High street footfall in Northern Ireland grew by an “exceptionally positive” 4.1% in December, in contrast to a 2.1% decline across the UK as a whole, according to new figures.

Data from the Northern Ireland Retail Consortium (NIRC) and Springboard found that total Northern Ireland footfall grew by 2.2% in December, pushed down by a -3.7% fall in shopping centre footfall.

“The rise in high street footfall in Northern Ireland of +4.1% in December is exceptionally positive given the drop of -2.1% in high street footfall across the UK, however, the decline of -3.7% in shopping centres is in line with the -3.8% drop across the UK,” said Diane Wehrle, Springboard’s marketing and insights director.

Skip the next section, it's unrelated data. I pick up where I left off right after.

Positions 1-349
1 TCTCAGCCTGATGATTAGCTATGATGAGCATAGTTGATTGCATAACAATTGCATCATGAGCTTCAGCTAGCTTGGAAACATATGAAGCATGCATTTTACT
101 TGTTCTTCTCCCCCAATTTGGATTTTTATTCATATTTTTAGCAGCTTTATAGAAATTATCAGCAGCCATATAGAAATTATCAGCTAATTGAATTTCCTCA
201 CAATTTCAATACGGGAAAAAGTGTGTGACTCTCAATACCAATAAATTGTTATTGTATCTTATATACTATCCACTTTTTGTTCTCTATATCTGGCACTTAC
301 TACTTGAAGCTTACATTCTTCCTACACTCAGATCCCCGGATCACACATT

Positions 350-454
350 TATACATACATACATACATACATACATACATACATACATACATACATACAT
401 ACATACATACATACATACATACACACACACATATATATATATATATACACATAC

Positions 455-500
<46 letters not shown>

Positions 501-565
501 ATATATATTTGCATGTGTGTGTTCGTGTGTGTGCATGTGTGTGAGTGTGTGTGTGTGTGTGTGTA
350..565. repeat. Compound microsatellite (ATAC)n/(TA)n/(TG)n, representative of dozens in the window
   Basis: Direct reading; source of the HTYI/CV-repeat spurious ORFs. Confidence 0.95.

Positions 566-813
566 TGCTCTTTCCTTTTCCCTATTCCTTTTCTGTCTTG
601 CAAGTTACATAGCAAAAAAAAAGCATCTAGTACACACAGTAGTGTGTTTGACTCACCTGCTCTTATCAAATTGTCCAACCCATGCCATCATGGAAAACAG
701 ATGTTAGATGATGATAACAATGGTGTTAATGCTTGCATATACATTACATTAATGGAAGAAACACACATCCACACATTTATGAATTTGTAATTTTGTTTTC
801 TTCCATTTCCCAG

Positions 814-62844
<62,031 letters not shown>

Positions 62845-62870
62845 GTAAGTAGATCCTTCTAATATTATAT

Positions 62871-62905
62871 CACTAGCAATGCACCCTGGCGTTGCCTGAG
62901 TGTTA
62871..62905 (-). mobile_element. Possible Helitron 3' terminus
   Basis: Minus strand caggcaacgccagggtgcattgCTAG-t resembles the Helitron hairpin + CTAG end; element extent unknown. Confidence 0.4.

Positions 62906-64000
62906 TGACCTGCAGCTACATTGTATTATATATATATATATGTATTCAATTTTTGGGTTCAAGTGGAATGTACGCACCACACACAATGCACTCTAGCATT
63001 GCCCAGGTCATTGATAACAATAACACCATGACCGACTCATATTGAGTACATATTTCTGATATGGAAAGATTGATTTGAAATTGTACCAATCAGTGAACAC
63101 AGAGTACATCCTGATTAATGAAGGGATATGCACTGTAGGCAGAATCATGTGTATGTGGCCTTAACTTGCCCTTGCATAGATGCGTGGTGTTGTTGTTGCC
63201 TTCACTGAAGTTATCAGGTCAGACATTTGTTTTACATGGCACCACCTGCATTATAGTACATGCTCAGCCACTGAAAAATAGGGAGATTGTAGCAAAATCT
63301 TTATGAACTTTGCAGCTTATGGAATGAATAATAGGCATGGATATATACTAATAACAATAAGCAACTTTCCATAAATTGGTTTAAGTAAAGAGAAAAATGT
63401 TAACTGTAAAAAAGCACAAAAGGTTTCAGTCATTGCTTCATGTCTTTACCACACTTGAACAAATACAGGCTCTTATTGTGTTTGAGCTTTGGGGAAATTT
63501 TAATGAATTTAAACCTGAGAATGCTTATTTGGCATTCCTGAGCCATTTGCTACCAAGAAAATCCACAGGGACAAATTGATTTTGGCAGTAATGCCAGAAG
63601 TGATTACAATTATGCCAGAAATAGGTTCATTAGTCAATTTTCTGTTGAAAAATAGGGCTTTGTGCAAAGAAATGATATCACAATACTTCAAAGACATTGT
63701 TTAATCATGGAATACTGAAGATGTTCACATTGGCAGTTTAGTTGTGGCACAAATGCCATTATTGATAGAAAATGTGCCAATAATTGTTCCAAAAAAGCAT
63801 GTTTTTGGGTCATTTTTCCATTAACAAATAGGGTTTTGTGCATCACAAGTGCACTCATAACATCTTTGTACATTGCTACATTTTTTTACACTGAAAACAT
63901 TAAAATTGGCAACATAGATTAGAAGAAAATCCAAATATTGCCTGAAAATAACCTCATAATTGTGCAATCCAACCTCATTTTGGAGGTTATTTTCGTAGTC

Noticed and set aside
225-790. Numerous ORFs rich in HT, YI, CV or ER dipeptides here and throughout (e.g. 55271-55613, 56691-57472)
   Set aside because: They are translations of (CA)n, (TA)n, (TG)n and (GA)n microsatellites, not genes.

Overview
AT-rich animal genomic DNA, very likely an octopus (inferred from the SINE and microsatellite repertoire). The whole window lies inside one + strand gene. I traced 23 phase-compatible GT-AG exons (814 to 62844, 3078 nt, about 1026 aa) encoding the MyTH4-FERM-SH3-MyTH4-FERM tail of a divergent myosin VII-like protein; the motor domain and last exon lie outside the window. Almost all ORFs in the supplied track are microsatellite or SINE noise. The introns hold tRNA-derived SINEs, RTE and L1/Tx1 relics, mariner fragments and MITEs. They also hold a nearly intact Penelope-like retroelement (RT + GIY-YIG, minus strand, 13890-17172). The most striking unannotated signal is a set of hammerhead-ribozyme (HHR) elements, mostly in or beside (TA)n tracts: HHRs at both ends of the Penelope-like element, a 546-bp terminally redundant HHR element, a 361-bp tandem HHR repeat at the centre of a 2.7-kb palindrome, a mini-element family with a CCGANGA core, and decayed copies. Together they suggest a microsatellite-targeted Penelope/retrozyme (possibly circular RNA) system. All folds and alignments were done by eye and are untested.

However, in the wake of last night’s (Tuesday) vote against the government’s Brexit deal in the House of Commons, NIRC director Aodhán Connolly warned that Northern Ireland households could “ill afford” a no-deal Brexit.

“A no-deal Brexit means that Northern Ireland households will face higher prices and less choice on the shelves something they can ill afford,” he said

“We need politicians to coalesce around a workable solution that protects consumers from the costs and disruptions due to the loss of tariff-free and frictionless trade we currently enjoy with partners in the EU. We are now closer than ever to the possibility of a no-deal that will be a disaster for Northern Ireland.”